Pulitzer Prize-winning writer Steve Coll, dean of the Graduate School of Journalism at Columbia University and former Washington Post managing editor, welcomes the emphasis President Phil Hanlon ’77 places on the liberal arts as the foundation for success. Coll says that the ability to think across disciplines is vitally important in the quickly evolving world of journalism and new media.
Steve Coll won a Pulitzer for his book “Ghost Wars: The Secret History of the CIA, Afghanistan, and Bin Laden, from the Soviet Invasion to September 10, 2001.”
It was an undergraduate grounding in English and history that launched his own career, Coll says in a video interview during his recent visit to Dartmouth. “A lot of journalism is about thinking and writing,” he says. “Even in the multimedia age, that’s still true.”
Coll won a Pulitzer for explanatory journalism with David Vise at the Post in 1990 for a series of articles on the Securities and Exchange Commission. He has written extensively about South Asia for the Post and as a staff writer for The New Yorker. In 2005, he won a Pulitzer for his book Ghost Wars: The Secret History of the CIA, Afghanistan, and Bin Laden, from the Soviet Invasion to September 10, 2001.
Coll joined Daniel Benjamin, director of the John Sloan Dickey Center for International Understanding, for a public conversation on October 17 about South Asia, journalism, terrorism, the oil industry, multinational corporations, and other topics. Coll says Benjamin, former ambassador-at-large and coordinator for counterterrorism at the U.S. State Department, is on his short list of phone contacts, dating back to their days as reporter and source in Washington, D.C.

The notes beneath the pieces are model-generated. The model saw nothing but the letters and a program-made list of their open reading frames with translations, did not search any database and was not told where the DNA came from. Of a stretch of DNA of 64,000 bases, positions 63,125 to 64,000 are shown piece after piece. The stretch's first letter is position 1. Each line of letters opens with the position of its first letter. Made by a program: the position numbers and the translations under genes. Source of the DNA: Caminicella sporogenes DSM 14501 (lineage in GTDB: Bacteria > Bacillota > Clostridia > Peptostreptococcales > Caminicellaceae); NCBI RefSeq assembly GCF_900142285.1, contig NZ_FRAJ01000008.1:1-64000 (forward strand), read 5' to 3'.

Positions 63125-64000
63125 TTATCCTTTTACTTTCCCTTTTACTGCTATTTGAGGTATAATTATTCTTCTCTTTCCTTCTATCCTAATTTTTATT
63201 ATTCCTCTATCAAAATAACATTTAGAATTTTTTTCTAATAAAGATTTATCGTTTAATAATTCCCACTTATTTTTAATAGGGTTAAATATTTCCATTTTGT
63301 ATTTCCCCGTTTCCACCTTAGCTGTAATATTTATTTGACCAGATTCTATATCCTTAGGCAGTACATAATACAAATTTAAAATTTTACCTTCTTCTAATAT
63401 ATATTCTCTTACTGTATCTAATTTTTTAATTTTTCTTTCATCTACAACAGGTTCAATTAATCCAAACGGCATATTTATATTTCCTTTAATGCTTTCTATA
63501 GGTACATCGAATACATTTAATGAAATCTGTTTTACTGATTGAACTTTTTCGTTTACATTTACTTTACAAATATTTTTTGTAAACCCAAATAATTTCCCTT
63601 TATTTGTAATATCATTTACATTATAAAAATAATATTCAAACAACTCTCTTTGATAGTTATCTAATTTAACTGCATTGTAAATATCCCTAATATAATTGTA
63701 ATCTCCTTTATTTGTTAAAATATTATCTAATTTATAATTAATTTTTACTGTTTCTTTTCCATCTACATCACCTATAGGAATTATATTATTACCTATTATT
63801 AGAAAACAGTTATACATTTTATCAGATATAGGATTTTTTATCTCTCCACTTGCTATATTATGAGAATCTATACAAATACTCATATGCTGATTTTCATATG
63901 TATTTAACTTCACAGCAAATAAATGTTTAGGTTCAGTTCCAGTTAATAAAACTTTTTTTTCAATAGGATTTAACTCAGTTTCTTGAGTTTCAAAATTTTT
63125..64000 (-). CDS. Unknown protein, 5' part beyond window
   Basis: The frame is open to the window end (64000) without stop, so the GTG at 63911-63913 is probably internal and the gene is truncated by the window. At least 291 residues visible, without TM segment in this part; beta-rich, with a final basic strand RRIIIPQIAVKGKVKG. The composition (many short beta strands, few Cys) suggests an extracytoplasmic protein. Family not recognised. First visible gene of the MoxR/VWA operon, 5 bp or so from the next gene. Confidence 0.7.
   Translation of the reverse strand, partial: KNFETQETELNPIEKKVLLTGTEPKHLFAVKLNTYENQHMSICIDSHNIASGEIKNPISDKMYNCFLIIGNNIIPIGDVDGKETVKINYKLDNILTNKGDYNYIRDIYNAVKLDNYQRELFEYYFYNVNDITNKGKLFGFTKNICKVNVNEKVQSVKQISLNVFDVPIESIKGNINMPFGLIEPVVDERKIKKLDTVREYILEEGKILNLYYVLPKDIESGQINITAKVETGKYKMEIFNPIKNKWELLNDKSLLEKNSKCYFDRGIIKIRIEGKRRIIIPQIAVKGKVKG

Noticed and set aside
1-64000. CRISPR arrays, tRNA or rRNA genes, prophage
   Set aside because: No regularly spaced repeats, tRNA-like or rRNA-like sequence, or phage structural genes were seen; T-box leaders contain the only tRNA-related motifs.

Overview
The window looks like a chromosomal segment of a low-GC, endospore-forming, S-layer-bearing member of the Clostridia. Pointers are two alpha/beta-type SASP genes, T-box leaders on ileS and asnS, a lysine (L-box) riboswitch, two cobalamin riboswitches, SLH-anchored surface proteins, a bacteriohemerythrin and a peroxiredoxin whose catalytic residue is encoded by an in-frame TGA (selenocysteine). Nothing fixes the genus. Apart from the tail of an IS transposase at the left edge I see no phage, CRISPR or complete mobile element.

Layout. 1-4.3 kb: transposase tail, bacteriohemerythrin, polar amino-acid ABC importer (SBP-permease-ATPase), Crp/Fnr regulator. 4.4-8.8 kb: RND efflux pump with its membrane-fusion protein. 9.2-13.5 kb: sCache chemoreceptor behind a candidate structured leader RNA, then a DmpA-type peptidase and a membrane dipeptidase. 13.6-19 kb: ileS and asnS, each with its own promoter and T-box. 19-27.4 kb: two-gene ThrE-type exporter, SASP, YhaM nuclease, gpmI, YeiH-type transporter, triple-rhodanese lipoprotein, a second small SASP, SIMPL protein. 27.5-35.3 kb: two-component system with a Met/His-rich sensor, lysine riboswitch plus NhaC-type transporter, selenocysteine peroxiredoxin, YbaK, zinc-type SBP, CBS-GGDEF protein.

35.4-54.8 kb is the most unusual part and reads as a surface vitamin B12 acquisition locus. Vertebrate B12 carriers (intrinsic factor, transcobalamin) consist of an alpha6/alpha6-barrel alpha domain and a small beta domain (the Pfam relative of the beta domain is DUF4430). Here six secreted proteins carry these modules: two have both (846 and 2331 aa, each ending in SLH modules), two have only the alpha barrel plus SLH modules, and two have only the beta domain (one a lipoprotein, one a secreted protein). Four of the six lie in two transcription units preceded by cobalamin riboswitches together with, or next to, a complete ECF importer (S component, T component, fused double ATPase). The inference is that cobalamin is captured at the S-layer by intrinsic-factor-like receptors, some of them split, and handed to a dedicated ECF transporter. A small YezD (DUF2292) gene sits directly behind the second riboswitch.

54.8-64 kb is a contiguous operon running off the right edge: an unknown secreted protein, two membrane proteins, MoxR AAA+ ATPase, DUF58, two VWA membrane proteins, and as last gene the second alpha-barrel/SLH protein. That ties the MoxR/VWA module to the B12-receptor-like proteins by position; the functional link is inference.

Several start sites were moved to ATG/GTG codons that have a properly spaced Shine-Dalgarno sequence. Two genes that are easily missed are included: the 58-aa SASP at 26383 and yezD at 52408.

The media world permeates every facet of our lives today, Coll says, and many college-age men and women are not only drawn to the field, they are defining it by imagining new tools and platforms that don’t exist yet. Yet in this digital world, the product is dependent on people who can translate their knowledge across disciplines with people who have different sets of expertise—someone writing code, or a specialist in computational science and an English major, for example.
“Getting those people into the same conversation is difficult in any circumstances,” Coll says. “But it is a lot easier if both of them, while acquiring their distinct discipline, lived in a liberal arts environment where they are, throughout their four years, being asked to cross over and essentially build a synthetic knowledge rather than a specialized knowledge.”